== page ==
In what can only be described as typical leadership style, Phil Vollman organized a meeting of pastors that netted nearly twenty attendees; and, within 45 days, 58 pastors from 55 churches were "on board" (representing a spine-tingling mix of all "types" of Christian churches, it should be noted) to combat this virulent mess. The strategy was simple: Work within the confines of the legal system, craft a public statement to which all could attach their imprimaturs, and work with local civil magistrates.

The official statement was drafted and read aloud at a meeting of the township trustees (within whose jurisdiction the porn shops are located). Openly pledging that the churchmen were there to help, not hinder, the civil authorities, Vollman summed up their position with, "We're going to be very stubborn about this." A series of meetings followed with the county's sheriff and with County Prosecutor, Charles Coulson. Billboards and large newspaper ads were purchased with $5,000 raised by partner churches. Letters to the editor cataloged the harms to families, to women, to children, to men (and to the economy, safety and soul of the community) — if these porn shops stayed.

On May 10, 1997, at least 300 church people showed up for the first of the planned weekly pickets. For many, including the pastors involved, this was by far the most "radical" step they had ever taken for their convictions. There was a palpable assent at this first picket that God had more in mind than closing a couple of porn shops in Painesville Township, Ohio. One could almost hear the stretching sounds of Christians who were putting feet to their faith. The mere example of the unblinking leadership coming from the Shiloh warhorses served to embolden several pulpit-potato pastors, some of whom would become permanent comrades in dominion-taking Christianity.

Vollman, a seasoned abortion-mill protest organizer, knew that the long haul would be the key. This was May. This was a cake walk. From this four-hour demonstration under daylight-savings-time skies, all through the winter-evening doldrums of '98, Shiloh's leadership team has motivated, inspired, cajoled, admonished the faithful not to faint, not to quit, until this wicked and insidious sin-pandering is banished from the community. Since the first of the "porno pickets" (as we call them), there has been a sizable group of sign-carrying protesters walking in circles (literally), in front of the neighboring smut shops every single week. Rotating leadership among partner churches, there has been a sidewalk march an average of four nights a week with added "minute-man" pickets to keep it interesting.

". . . In my adversity they rejoiced"

What about the original group of clergymen who came out for the organizational meetings? Not coincidentally, the heat over this gate-keeping has come from local "ministers" openly lobbying that a) such public protest is unbiblical, or b) that it is unloving (and therefore unbiblical) to risk embarrassing the customers. The question, "What if one of my church members is a patron of these stores?" has been too difficult for the antinomians to handle.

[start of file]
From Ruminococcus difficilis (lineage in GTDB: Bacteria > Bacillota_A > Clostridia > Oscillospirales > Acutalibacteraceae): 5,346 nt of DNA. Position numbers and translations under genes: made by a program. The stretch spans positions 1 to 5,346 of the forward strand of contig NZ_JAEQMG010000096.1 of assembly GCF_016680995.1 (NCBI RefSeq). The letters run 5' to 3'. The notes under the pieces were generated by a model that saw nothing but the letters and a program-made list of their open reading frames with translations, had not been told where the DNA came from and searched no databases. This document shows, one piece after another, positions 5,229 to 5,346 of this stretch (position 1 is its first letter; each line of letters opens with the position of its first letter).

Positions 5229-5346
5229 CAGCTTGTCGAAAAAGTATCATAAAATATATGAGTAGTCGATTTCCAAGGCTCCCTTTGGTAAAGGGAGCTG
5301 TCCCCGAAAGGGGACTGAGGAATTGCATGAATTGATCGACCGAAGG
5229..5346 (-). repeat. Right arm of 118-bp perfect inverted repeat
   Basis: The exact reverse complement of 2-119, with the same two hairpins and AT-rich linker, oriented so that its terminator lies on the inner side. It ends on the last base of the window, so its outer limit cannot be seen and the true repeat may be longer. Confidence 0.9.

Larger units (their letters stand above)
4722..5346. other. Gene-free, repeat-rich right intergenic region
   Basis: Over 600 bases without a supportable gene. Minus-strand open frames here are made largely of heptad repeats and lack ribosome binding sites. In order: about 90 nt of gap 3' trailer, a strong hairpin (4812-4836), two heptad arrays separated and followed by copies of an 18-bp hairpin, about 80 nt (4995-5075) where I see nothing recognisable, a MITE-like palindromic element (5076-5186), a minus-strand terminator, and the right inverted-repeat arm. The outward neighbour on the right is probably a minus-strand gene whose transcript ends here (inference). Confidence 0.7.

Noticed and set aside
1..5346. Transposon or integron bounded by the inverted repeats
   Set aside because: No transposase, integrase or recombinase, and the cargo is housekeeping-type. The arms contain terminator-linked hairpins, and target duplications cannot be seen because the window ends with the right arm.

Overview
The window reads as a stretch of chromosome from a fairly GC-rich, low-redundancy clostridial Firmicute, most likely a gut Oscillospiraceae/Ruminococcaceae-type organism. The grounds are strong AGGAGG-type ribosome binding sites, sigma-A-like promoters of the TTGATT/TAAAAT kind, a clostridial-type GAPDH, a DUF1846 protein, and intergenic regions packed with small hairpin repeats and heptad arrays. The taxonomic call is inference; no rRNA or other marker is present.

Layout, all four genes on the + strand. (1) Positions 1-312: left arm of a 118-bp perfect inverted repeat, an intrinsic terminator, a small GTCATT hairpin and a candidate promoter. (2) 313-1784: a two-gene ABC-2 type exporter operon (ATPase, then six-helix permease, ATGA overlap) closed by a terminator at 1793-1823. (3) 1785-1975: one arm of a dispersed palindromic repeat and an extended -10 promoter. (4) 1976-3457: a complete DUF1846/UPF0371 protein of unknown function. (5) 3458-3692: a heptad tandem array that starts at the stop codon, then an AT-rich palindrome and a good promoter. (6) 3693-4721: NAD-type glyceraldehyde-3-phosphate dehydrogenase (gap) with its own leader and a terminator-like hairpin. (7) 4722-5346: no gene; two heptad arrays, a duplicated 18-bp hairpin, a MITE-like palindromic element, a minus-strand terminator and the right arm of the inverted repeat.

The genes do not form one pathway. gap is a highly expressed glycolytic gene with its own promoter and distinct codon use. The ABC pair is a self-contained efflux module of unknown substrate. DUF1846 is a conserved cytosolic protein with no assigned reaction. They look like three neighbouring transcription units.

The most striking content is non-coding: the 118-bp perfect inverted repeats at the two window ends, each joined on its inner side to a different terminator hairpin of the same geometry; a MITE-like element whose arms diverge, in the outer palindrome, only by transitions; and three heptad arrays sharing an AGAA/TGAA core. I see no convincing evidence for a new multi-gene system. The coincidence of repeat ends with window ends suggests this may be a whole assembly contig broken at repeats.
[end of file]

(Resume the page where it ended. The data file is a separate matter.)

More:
Not surprisingly, there are barely seven churches left . . . led by "the best" brothers in Christ a man could hope to labor with, according to Vollman. Get this: The names of partner churches still standing strong (for most, in their first-ever social activism) are Trinity Baptist Church, Lake Shore Assembly of God, Painesville Church of Christ, Mentor United Methodist Church, Living Waters Cathedral, and Painesville Church of The Nazarene. The anecdotes of revolutionary growth and of theological paradigm-shifting among these fine men are too plentiful and too exciting to see this core group as anything other than a great win.

It is hoped that those who expect societal reformation to occur in cataclysmic proportions, while individual clergy and their local churches remain unreformed, will take heart — and take heed of this little prototype: one or two solidly Calvinistic preachers living out the Faith in the messy marketplace, patiently convincing peers to be consistent in doctrine and practice. The long-term fruit of this joint, and very public, stand against evil (among this odd coalition of church families) is known only to God.

While the ongoing porno-drama is tempting to rehearse in detail, the synopsis is this: "video peep booths" are permanently closed (since it was discovered by public health officials, due to our stalwarts, that unspeakably disgusting conditions existed therein due to homosexual liaisons and other "private" practices). Zoning is now in place to prohibit the return of such viewing booths. Snatching defeat out of the jaws of victory, "moderate Republican" Prosecutor Coulson has thus far sabotaged the final coup — shut-downs — in ways too numerous to count, with cowardice and compromise. With the magnanimous support of Jerry Kirk of the Cincinnati-based Coalition Against Pornography, and Don Wildmon of the American Family Association, our leaders know that there is both precedent and help; and they intend to win.

As in all adversity, this protracted struggle has served to strengthen the saints. It has also been an instructive object lesson for newcomers and young people. "Nobody's been more faithful than Shiloh," say Vollman, "Forty percent of the church is out there every Saturday night. The bonding has been intense. Walking around in circles for two to four hours has produced sincere fellowship among our families and with denominational churches — all over dominion-taking and battle."